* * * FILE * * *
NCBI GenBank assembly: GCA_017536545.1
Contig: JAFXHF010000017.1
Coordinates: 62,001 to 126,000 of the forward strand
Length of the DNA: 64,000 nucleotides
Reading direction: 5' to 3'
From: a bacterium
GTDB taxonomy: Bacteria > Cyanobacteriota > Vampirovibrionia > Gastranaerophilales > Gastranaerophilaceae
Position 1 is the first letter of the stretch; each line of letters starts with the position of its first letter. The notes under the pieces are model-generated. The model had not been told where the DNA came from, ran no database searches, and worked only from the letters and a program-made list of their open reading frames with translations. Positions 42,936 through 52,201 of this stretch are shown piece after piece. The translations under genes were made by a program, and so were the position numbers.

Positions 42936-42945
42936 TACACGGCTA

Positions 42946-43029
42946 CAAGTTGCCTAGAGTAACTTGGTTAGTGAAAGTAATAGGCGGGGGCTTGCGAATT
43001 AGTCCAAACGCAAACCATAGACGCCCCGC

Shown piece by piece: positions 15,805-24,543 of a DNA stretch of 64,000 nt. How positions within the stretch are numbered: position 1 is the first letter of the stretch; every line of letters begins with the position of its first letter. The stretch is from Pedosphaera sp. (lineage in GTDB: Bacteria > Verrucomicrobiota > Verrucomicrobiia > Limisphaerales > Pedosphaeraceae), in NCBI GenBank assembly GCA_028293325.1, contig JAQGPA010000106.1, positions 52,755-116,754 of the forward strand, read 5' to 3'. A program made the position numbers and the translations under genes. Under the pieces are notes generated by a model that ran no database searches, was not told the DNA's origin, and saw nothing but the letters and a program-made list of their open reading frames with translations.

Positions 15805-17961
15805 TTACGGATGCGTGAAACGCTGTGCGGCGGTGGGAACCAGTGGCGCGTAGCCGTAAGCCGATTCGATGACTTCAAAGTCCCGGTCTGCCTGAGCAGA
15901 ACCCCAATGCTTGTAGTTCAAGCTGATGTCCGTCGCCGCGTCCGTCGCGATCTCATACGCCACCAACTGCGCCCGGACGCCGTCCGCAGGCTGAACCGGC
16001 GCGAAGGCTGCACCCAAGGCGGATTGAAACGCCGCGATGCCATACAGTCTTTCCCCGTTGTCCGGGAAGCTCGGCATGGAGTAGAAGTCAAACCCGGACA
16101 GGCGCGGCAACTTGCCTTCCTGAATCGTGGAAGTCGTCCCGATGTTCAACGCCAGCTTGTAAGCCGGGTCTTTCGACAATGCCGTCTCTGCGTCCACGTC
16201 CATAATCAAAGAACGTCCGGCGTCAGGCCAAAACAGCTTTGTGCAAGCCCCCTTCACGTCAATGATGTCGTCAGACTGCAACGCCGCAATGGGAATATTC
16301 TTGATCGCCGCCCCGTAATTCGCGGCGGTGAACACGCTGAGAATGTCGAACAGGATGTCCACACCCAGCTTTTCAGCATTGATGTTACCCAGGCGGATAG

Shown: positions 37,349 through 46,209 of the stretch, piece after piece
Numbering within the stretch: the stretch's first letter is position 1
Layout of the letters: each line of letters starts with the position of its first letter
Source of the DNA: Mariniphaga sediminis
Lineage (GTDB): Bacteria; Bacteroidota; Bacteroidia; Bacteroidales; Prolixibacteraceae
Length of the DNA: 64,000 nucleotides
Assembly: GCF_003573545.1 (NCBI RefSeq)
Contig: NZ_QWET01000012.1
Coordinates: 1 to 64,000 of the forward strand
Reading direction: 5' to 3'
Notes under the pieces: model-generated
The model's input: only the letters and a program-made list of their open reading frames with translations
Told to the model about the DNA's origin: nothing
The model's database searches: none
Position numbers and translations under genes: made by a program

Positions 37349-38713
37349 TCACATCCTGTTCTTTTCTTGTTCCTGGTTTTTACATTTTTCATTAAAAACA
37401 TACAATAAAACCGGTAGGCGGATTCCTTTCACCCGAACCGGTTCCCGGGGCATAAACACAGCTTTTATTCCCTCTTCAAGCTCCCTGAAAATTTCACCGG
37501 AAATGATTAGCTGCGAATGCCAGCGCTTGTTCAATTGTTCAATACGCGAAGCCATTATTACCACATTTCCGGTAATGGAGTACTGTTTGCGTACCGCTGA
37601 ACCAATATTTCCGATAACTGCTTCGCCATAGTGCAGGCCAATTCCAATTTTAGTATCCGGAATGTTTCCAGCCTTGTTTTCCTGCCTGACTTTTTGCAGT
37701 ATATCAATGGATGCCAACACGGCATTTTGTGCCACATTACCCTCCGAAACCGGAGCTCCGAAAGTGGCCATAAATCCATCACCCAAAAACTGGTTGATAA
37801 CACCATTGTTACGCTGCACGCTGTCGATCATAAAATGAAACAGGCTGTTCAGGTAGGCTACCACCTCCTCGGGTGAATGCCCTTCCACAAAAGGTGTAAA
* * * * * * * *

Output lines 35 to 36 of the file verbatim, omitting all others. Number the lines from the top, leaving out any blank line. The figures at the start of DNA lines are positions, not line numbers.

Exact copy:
The model's database searches: none
Position numbers and translations under genes: made by a program